Concerns raised over whether Southern Water is being properly regulated by the Environment Agency

CONCERNS have been raised about whether the Environment Agency is effectively regulating Southern Water.

Sunday, 13th February 2022, 10:34 am

A new report from the Windrush Against Sewage Pollution – which campaigns over water quality in Gloucestershire and elsewhere – suggests that the Environment Agency could use more accurate data than it currently does.

The report's author, Professor Peter Hammond, said the Environment Agency currently measures spill start and stop times, and annual spilling hours per CSO - when they could get recorded data every 15 minutes.

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Southern Water's Budds Farm pouring out untreated sewage on October 21, 2021. Picture: Chris Pearsall Commercial Photography

He and other environmental campaigners believe this is stopping them from holding firms like Southern Water to account.

Mike Owens from Hayling Sewage Watch said: 'It's very clear from Professor Hammond’s report that the Environment Agency is not doing its job properly.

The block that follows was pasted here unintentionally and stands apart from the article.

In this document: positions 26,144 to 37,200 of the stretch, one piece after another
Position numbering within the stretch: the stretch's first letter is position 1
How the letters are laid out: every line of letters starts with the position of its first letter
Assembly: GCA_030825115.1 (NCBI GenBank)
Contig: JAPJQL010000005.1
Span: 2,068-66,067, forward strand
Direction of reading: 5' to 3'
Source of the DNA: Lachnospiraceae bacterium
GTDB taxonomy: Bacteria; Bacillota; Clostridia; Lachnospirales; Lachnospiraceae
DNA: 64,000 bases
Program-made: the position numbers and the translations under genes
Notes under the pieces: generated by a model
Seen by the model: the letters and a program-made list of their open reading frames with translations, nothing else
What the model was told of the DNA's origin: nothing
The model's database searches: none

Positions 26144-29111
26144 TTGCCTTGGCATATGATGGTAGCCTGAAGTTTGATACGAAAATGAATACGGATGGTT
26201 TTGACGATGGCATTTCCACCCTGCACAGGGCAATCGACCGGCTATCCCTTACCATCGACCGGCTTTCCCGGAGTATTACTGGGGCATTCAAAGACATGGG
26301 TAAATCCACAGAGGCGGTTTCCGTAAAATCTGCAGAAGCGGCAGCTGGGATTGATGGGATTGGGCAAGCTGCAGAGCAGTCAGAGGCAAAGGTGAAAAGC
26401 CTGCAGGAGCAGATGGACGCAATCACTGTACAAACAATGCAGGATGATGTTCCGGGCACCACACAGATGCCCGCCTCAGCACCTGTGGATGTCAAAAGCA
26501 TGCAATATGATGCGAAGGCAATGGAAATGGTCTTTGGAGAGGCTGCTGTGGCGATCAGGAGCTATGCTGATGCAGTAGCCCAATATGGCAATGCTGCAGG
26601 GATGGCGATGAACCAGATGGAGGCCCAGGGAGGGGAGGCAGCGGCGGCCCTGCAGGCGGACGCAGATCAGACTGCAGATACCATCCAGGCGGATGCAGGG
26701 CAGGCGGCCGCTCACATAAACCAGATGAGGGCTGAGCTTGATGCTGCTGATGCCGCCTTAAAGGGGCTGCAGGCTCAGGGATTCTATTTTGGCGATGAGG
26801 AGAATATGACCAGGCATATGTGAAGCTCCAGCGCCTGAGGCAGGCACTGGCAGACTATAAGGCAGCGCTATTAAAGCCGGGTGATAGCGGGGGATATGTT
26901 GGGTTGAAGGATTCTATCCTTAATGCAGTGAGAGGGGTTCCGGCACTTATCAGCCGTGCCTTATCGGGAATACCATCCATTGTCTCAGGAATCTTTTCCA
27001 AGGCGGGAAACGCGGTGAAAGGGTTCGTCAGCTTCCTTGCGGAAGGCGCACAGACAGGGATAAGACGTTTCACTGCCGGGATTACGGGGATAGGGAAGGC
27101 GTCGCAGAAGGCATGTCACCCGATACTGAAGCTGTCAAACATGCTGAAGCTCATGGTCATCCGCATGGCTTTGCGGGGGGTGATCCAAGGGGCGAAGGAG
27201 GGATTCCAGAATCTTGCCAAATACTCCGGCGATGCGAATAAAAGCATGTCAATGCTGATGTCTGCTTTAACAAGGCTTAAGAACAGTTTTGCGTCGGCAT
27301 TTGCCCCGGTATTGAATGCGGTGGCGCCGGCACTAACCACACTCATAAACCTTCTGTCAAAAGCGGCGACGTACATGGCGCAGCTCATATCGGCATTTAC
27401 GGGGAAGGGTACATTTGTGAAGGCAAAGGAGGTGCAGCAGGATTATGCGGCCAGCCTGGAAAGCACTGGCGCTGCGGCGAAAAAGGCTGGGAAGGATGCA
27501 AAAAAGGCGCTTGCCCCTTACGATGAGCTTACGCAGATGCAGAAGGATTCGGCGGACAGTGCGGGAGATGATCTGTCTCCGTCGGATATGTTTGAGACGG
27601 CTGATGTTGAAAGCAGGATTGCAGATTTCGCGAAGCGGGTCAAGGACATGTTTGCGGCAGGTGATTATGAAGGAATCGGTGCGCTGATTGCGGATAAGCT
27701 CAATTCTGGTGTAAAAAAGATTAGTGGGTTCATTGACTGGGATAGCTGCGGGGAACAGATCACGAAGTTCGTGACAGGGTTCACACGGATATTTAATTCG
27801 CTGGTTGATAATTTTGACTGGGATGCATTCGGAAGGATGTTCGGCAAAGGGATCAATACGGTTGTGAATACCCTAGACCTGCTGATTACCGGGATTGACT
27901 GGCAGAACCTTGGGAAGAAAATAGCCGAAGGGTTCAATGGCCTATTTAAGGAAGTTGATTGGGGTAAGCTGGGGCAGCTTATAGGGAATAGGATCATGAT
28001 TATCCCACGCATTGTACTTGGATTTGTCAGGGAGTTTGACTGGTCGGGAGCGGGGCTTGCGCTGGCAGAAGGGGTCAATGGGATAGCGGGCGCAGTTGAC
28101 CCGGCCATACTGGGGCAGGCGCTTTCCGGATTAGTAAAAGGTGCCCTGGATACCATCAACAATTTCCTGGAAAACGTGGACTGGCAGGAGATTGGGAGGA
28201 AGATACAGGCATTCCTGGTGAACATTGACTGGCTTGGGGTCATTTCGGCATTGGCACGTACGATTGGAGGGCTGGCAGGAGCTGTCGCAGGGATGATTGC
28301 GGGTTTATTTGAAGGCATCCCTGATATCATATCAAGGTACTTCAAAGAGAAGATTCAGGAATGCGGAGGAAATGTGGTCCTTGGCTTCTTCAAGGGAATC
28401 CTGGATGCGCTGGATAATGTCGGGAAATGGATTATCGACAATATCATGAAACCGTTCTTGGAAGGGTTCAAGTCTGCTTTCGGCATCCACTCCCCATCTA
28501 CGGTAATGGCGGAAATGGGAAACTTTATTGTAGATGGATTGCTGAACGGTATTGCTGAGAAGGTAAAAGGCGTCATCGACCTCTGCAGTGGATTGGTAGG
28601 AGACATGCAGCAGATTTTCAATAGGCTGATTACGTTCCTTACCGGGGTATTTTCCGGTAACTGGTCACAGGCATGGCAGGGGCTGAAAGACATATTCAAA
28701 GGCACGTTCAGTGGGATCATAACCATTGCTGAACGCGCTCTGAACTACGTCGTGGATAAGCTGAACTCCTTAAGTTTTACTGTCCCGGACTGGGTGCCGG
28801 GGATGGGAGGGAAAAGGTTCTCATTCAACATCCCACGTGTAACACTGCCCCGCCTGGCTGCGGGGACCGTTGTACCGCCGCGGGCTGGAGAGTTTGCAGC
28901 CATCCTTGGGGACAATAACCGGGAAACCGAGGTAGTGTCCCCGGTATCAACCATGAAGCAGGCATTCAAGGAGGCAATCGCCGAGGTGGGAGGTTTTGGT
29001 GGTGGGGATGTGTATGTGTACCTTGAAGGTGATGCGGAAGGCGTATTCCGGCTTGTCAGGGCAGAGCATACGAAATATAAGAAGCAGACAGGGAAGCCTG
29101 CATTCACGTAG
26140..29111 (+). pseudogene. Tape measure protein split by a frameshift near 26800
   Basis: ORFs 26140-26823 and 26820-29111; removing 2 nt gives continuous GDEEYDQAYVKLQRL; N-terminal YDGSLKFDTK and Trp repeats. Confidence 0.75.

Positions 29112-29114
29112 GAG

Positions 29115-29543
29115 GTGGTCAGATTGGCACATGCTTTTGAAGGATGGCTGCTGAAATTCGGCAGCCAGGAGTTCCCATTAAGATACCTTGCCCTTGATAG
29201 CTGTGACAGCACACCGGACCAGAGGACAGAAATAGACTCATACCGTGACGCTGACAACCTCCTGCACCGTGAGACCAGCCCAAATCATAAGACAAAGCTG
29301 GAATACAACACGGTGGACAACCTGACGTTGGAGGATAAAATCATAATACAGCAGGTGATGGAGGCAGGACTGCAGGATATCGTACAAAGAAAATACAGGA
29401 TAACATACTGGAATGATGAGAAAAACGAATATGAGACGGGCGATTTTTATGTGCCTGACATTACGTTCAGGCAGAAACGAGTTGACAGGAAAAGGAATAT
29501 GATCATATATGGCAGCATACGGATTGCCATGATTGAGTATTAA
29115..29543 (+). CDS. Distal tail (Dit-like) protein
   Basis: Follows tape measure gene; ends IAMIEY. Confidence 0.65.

‘There are more accurate statistics available on stormwater releases and yet they choose to take averages instead.

‘If the Environment Agency used more accurate figures then it would be easier to spot discrepancies with companies like Southern Water.’

In December, Southern Water was ranked as one of the worst water companies in England and Wales, due to poor drinking water, high levels of pollution and burst pipes.

The firm has vowed to improve, and is investing £18m on upgrading its storm overflow capacity at Budds Farm, in a bid to reduce future pollution.

As for the Environment Agency, it states that it does receive specific monitoring data for the duration of a stormwater overflow.

This data is recorded at two minute or 15 minute intervals.

A spokesman for the Environment Agency said: ‘Where there is evidence of non-compliance we will not hesitate to pursue the water companies concerned, and take appropriate action – as is evidenced by the conclusion of seven prosecutions against water and sewerage companies in 2021.

‘Sewage pollution can be devastating to human health, local biodiversity and our environment. Water companies, regulators, farmers and others must do more to tackle this.

‘To date, 1,300 storm overflows and storm tanks at waste water treatment works have been identified as spilling frequently, and prioritised for further scrutiny following our review of data from over 12,000 sites. Our separate, major investigation into possible unauthorised spills at thousands of sewage treatment works is ongoing.’

A message from the Editor, Mark Waldron

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